Amazon Logistics, Inc. was granted an experimental airworthiness certificate by the Federal Aviation Administration March 19, to test new designs of drones – also known as “unmanned aircraft systems” – that the company plans to use for research and development and crew training. However, this victory for the e-commerce giant comes with many strings attached.
The government agency is requiring Amazon to keep all flights at 400 feet or below during daylight hours – only in clear weather – and the drone must always been in a visual line-of-sight of the operator. Amazon had requested that it be allowed to fly the drones up to 500 feet in altitude, but was denied.
Under FAA rules, the operator also must have a private pilot’s certificate and current medical certification. Amazon must report monthly data to the FAA, including the number of flights conducted, pilot duty time per flight, any unusual hardware or software malfunctions, deviations from air traffic controllers’ instructions and unintended losses of communication.
The test flights will be conducted over private rural land in Washington state. Amazon was testing the unmanned aircraft indoors in one of its facilities in Washington. Amazon also has tested drones outside the U.S. in countries with looser restrictions.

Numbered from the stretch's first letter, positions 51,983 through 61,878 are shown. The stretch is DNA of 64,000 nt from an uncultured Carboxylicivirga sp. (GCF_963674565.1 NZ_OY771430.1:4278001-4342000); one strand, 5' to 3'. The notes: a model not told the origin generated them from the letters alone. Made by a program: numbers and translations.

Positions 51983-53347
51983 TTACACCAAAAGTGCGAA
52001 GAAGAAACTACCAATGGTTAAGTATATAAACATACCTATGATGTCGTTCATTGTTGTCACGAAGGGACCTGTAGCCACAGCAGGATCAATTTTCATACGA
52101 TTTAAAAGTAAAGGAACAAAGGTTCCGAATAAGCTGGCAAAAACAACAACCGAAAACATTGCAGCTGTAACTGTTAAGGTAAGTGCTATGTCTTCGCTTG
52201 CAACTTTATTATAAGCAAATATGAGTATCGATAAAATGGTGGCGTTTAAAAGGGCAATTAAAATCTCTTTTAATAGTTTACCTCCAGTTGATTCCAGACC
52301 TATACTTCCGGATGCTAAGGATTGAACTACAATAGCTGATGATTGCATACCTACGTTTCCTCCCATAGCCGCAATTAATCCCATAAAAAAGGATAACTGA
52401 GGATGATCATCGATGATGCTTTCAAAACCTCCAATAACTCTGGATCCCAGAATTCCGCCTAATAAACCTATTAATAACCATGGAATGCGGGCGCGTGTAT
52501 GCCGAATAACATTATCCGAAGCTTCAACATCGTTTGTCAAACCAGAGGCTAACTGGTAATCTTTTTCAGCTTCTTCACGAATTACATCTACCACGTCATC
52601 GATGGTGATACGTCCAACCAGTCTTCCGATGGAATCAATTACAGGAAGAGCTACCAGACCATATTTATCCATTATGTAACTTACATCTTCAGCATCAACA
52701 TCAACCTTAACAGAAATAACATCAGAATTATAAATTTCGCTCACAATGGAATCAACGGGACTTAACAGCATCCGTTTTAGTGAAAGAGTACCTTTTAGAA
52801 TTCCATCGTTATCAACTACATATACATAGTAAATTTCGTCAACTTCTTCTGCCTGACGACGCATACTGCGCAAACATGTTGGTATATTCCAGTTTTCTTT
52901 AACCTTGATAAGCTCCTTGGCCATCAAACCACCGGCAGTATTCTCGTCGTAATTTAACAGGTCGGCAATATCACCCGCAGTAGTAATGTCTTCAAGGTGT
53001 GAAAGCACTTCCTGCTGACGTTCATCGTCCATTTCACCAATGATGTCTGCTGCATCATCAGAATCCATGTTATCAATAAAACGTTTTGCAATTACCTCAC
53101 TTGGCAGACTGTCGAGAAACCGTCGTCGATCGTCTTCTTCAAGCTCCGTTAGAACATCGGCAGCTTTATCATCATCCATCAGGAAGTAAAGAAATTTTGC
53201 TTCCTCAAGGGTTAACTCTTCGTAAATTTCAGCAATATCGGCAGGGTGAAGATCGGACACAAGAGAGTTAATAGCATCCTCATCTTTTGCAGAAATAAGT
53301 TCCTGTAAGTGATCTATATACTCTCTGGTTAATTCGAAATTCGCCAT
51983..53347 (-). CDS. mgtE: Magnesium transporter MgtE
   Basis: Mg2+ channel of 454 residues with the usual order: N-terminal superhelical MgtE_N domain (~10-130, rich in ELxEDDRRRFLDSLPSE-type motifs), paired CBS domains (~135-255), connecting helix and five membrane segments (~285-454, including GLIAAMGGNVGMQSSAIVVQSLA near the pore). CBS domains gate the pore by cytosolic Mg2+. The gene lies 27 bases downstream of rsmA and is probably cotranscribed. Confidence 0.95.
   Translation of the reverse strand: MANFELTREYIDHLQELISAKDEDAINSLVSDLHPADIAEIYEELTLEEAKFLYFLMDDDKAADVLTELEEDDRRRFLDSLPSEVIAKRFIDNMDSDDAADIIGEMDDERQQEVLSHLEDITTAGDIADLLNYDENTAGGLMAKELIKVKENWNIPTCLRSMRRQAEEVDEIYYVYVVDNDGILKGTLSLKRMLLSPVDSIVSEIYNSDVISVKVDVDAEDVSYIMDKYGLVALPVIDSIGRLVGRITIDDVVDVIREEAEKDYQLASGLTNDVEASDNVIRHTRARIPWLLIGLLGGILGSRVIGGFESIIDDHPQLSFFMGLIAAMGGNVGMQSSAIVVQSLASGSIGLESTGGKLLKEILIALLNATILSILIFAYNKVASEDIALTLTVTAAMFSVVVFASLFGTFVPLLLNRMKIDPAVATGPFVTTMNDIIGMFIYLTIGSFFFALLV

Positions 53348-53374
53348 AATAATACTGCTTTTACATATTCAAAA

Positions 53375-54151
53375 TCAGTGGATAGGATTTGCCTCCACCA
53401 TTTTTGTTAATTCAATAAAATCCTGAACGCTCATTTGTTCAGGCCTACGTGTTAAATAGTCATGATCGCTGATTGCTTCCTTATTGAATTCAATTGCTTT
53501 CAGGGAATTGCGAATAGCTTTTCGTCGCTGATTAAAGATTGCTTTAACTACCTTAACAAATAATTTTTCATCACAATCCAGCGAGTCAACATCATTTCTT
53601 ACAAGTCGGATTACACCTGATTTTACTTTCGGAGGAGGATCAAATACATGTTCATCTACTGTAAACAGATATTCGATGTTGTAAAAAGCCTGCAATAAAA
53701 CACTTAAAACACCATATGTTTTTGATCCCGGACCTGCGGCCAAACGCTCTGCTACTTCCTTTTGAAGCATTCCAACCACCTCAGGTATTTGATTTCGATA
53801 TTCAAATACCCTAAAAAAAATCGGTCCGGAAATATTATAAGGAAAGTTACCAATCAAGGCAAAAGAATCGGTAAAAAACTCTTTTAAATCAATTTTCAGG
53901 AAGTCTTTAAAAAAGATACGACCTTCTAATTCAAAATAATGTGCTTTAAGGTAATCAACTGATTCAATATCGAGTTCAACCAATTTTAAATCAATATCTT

Amazon has been pursuing a drone delivery method, since CEO Jeff Bezos first spoke about it in an interview with the American “60 Minutes” TV show in late 2013. Bezos said the drones would be able to carry loads up to five-pounds within a 10-mile radius of an Amazon warehouse with delivery in approximately 30 minutes. He calls the program Amazon Prime Air.
Last month, as reported in Air Cargo World, the FAA released a proposed set of rules regarding unmanned aircraft systems, which are similar to the restrictions proposed on Amazon. For more information click here.
When those rules were released, Paul Misener, Amazon’s vice-president for global public policy said “the FAA’s proposed rules for small drones could take one or two years to be adopted and, based on the proposal, even those rules wouldn’t allow Prime Air to operate in the United States.”
But this is a small victory for Amazon, which was prohibited from testing drones outdoors in the U.S. before.
Find opportunities in the Asia-Pacific region, the world’s most dynamic airfreight market, at Cargo Facts Asia, April 21-22 in Hong Kong. Get more information here.